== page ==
Of the people who declared themselves Obama supporters, the mix of channels is pretty even and wide spread among many different channels. Among declared McCain voters? Nuttin’ but Fox, baby.

Freeing Sarah Palin

I’m not sure that this whole “free Sarah Palin” movement has proven to be such a good idea.  The original idea was that by allowing her to get face time with reporters, she could be her effervescent self and charm them.  Granted, most of the interview segments we’ve seen have been from the same day, but honestly, take a look at this recently released bit:

Now, this is not a question of foreign policy.  It’s not complicated macro-economic stuff and it’s certainly not as tricky as being asked what you read.  This is also not foreign territory for Sarah Palin.  Abortion and Pro-Life issues have been a standard for Palin since her candidacy was announced and well before.  She’s campaigned on this platform long before she became the Vice Presidential Candidate to the Republican Party.

But what we see here is a person who has either not bothered to think too deeply on an issue she’s long held forth on, or at best a person whose not bothered to think through how to communicate her position.  My feeling is that the latter is over-generous.  It’s not a question of whether I agree with her – in fact, I’m not even sure what her position actually is, entirely – its that there’s a listless quality to this monologue that seems reluctant to stake out any position whatsoever on the issue.  Isn’t it a little late for that?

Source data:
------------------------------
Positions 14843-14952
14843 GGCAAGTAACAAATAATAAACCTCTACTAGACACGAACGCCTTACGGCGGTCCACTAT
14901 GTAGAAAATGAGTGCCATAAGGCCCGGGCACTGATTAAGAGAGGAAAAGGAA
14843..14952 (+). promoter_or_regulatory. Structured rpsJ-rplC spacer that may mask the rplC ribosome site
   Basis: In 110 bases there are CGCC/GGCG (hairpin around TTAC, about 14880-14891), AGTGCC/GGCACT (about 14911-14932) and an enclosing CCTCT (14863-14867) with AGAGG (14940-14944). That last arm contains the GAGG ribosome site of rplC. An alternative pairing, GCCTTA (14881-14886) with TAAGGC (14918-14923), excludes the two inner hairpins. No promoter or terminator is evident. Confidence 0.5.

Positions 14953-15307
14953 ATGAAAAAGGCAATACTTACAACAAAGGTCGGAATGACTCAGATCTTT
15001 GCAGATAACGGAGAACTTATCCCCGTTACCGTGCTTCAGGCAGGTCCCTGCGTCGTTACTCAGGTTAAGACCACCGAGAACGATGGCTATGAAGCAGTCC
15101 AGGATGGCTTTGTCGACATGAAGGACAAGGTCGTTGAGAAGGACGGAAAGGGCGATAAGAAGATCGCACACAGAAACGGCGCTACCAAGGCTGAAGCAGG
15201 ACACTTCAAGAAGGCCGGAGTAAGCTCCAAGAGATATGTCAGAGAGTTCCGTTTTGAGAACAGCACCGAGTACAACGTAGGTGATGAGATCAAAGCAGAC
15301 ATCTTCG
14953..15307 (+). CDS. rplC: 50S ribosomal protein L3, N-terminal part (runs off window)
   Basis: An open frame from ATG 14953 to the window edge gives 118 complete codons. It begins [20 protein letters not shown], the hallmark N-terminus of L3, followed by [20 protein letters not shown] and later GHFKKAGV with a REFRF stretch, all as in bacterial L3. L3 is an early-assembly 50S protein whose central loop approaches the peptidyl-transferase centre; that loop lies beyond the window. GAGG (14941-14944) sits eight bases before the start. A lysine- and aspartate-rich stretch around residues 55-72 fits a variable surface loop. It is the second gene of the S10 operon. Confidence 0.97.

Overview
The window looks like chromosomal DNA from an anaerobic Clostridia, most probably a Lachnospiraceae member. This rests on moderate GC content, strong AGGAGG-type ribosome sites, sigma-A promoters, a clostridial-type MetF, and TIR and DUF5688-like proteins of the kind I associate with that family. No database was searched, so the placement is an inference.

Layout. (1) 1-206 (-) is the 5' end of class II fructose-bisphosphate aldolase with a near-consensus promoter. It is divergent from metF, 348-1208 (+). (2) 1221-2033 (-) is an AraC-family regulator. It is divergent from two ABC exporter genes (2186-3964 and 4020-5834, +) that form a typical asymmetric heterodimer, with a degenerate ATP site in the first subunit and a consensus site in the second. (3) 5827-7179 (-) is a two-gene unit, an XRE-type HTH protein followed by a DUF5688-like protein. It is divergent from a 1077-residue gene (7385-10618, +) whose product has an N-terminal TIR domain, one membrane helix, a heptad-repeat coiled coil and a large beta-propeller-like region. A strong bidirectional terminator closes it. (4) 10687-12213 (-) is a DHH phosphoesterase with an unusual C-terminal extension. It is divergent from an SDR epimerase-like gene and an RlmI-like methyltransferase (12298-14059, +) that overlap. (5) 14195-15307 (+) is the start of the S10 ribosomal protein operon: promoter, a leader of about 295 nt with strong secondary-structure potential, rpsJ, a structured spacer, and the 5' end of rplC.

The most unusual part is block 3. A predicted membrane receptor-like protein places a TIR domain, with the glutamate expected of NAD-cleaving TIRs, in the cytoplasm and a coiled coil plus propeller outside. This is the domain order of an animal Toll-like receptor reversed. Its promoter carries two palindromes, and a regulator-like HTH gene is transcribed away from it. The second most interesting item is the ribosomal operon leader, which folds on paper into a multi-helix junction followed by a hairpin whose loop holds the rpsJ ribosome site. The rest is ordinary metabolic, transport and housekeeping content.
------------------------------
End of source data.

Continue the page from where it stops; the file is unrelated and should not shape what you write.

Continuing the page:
Journalists are sneaky and nefarious types.  Filled with hate and brimming with mischief.  What’s more, their favourite pass-time is playing “Gotcha Journalism.”

How, precisely “Gotcha Journalism” compares and contrasts to “Gotcha Politics” is not entirely clear, but I presume they originate from the same evil wellspring of contempt for politicians not grown in vats at Harvard or in a Georgetown country club.  Whatever is the case, both are equally unacceptable and it’s a wonder journalism hasn’t been made illegal yet.  Let’s all hope the McCain-Palin ticket goes straight to the White House, so we can make that happen.

Case in point, in Sarah Palin’s interview with Katie Couric, Mrs. Couric threw out the most devious of questions, sure to trip up any salt-of-the-earth politician: she asked “What newspapers and magazines did you regularly read before you were tapped for this to stay informed and to understand the world?”  And when Sarah Palin refuse to answer in specific (since, after all, education is a private affair), Couric drilled deeper, “Can you name a few?”

Can she name a few?  What is this?  Joseph McCarthy’s Communist trials?  I mean, those were good, but this is outrageous.